The question mark over the position of Rose (Lily James) at Downton still remains uncertain, other than that of a wayward niece caught up in the 20s, and dating a ‘black band leader’ called Jack Ross (Gary Carr), to name one! In contrast to the above, her character remains extremely one-sided and most viewers do not empathise with her. Something profound needs to shake her up somewhat, before viewers can come to love her as much as the others. This also proved to be true with other characters including some of the downstairs staff such as Ivy (Cara Theobald), Alfred (Matt Milne) and Jimmy (Ed Speelers). We were also sorry not to have seen too much of Lord Grantham and also Thomas (Rob James Collier), as his scheming seemed kept to a firm minimum, or was it just my imagination?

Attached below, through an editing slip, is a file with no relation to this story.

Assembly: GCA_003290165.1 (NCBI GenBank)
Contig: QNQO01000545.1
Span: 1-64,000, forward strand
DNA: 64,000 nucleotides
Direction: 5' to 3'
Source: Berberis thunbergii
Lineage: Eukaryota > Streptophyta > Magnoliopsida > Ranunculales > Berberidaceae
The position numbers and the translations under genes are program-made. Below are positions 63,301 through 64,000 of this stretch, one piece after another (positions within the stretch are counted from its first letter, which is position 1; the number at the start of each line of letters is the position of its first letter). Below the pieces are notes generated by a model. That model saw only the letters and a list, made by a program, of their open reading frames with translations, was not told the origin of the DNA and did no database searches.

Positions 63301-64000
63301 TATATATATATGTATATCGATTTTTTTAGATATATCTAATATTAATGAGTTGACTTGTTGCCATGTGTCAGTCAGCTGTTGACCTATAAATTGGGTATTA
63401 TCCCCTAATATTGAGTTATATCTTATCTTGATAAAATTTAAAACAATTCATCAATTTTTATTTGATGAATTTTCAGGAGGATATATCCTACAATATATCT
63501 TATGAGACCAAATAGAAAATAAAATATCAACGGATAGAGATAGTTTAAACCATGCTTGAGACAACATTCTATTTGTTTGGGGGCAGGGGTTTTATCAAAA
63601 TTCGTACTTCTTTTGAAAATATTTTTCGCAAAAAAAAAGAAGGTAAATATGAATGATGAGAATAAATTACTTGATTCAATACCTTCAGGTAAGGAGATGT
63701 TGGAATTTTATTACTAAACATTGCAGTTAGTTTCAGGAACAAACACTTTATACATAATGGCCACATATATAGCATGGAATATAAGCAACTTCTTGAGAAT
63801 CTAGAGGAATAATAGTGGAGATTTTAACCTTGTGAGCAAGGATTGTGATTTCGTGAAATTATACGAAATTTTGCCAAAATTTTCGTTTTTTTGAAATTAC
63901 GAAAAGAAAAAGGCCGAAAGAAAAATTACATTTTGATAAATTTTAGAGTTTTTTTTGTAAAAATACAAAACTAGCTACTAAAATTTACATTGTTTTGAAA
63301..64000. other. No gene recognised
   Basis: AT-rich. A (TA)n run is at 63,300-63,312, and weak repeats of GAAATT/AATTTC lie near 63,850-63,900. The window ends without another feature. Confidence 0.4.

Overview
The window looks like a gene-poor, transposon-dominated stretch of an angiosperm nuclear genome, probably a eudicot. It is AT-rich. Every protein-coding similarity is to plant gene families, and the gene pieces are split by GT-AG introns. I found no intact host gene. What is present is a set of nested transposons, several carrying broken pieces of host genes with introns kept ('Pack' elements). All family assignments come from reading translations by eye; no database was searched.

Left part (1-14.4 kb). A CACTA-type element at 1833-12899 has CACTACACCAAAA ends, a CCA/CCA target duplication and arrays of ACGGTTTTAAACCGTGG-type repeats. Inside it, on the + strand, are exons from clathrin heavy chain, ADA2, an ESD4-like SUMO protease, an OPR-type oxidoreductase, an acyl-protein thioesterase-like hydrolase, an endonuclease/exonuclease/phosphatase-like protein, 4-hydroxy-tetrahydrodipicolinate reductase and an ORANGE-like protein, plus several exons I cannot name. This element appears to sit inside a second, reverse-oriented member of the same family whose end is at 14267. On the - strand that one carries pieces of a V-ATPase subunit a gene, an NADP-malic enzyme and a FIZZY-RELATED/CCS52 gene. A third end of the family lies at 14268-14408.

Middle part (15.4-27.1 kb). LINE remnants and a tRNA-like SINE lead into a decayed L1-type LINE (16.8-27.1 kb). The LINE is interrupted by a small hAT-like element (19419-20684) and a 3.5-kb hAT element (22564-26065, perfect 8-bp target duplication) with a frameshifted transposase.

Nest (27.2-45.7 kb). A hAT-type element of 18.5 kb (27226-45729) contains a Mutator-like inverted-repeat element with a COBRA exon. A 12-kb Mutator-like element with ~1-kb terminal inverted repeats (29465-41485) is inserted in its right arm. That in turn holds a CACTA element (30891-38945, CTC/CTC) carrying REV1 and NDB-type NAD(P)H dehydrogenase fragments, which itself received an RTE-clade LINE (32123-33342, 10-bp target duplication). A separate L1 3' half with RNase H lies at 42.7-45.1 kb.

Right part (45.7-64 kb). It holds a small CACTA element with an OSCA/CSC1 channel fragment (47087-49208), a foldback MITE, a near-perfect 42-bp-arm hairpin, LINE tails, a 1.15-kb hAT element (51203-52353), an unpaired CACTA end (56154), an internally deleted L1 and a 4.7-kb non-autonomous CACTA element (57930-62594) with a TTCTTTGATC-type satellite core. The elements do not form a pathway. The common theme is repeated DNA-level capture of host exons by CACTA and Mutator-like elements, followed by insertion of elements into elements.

However, our Edith faced further adulthood issues after becoming pregnant by her boyfriend newspaper editor – who then goes missing in Germany for more than half a series! And thank god for Aunt Rosamund (Samantha Bond), who showed her true colours and turned out to be the best friend Edith could ever have. In between the penultimate episode and the series finale, (of where there was a gap in transmission in the UK’s broadcasts) Edith’s pregnancy seemed so tucked away it was hard ti imaging she had ever been pregnant at all.
‘I REFUSE to be SHOCKED’ (Rosamund)
Thankfully, the comedy element to Downton returned to full effect by episode 5 with none other than the Dowager Countess ringing her servants bell. That’s all she needs to do to get us to laugh, and thank god for Maggie Smith! Only Violet could ring a bell to make us laugh out loud without the need for dialogue, and yet her constant sparring with Isobel (Penelope Wilton) brought forth many funny moments. (How could any of us live our lives without a weekly Violet-ism?)
‘I wouldn’t know. I’m not familiar with the sensation’ (Violet)